Monday, October 1, 2012
Stay Alive: Good Movie, Poor Title
Stay Alive (2006)
Running time: 85 minutes (1 hour, 25 minutes)
MPAA – PG-13 for horror violence, disturbing images, language, and brief sexual and drug content
DIRECTOR: William Brent Bell
WRITERS: Matthew Peterman and William Brent Bell
PRODUCERS: McG, Matthew Peterman, Gary Barber, and Roger Birnbaum, Peter Schlessel, and James D. Stern
CINEMATOGRAPHER: Alejandro Martinez
EDITOR: Harvey Rosenstock and Mark Stevens
COMPOSER: John Frizzell
Starring: Jon Foster, Samaire Armstrong, Frankie Muniz, Sophia Bush, Jimmi Simpson, Adam Goldberg, Rio Hackford, Milo Ventimiglia, and Maria Kalinina
The subject of this movie review is Stay Alive, a 2006 horror film released by Hollywood Pictures, a Walt Disney Pictures production label. The film is directed by William Brent Bell, and McG (who directed the Charlie’s Angels films) is one of the film’s producers. Stay Alive follows a group of teens who enter the world of an online video game in order to solve the mystery of their friend’s death.
After the mysterious and brutal murder of his childhood best friend, Loomis Crowley (Milo Ventimiglia), Hutch MacNeil (Jon Foster) inherits “Stay Alive,” a test copy of a next generation, first person shooter, horror survival game that Loomis had. The game is based on the true story (only in the movie) of “The Blood Countess,” an 18th century New Orleans noblewoman who ran a boarding school for girls. It was later discovered that the countess was a witch and that she would torture and murder her students.
Hutch gathers a group of friends and fellow gamers to play Stay Alive, but they don’t know anything about the game other than that they shouldn’t have this test copy. Soon after playing the grisly game, Hutch and his friends discover a chilling connection: they are being murdered one-by-one by the same method by which the characters they play are murdered in Stay Alive. In fact, the game has blurred the line between the real world and the world of Stay Alive. Now, the gamers must unravel the mystery of The Blood Countess to defeat her because that’s the only way they are going to stay alive.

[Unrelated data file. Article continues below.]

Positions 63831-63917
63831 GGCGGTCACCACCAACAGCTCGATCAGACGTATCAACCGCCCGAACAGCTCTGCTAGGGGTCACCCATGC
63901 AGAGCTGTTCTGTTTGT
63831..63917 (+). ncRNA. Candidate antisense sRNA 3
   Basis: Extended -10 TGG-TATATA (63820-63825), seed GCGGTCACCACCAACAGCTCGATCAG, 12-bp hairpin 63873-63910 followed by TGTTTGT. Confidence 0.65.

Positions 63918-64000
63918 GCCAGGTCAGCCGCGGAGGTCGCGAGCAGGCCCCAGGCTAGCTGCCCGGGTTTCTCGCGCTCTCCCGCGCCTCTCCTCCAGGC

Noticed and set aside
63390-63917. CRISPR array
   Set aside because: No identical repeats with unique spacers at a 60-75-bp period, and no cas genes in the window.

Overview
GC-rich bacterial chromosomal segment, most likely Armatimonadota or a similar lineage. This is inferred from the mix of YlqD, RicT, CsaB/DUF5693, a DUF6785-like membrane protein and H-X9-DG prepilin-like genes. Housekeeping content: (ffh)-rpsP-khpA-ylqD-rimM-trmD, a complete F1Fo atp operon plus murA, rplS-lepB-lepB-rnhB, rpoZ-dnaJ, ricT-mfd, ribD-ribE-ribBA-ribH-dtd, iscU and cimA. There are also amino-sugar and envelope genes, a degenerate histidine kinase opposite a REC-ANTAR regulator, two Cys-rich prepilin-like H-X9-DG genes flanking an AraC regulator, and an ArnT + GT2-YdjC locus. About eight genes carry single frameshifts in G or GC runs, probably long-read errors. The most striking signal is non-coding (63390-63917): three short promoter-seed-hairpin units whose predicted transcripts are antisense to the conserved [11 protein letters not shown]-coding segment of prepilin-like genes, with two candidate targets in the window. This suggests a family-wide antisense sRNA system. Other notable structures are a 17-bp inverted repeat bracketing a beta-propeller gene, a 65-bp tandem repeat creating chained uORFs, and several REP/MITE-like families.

The advertising campaign for the new horror film, Stay Alive, suggests that the movie is a gruesome horror show about a gang of youngsters playing an equally gruesome horror video game. In order to get a “PG-13” rating, the filmmakers toned down what should be the goriest scenes, or perhaps the gore exists and will show up in an “unrated” DVD release. However, what does exist on film is quite good. Stay Alive is a goofy, fun horror flick that is way too unsettling and creepy at time. Director William Brent Bell has even mastered the jump-out-at-you tricks.
The film doesn’t really go into the gaming sub-culture, which is disappointing. The characters are contrived and hackneyed (I did like Frankie Muniz’s Swink Sylvania), and the plot has some holes. Still, this is a better video game movie than the mediocre adaptation of a real first person shooter game, Doom. The gaming sequences are convincing, and I certainly wanted to be in the game with Hutch and his friends. The sound effects and computer animated ghosts mixed with the idea of the supernatural creeping through our electronic entertainment makes this film kind of like an American version of such recent Japanese horror films as Ringu or Pulse. It also gives a nod to such apocalyptic scary movies as In the Mouth of Madness and Season of the Witch and video games like Resident Evil and Silent Hill.
In the final analysis, Stay Alive is a fun “gotcha” horror flick that combines the typical elements of a slasher film that has a supernatural boogieman (such as Halloween), and those are a youthful cast as the victims, a merciless killer, and lots of bumps in the night. In that case, Stay Alive is not as good as the best of that horror sub-genre, but it’s still good.
6 of 10
Friday, March 31, 2006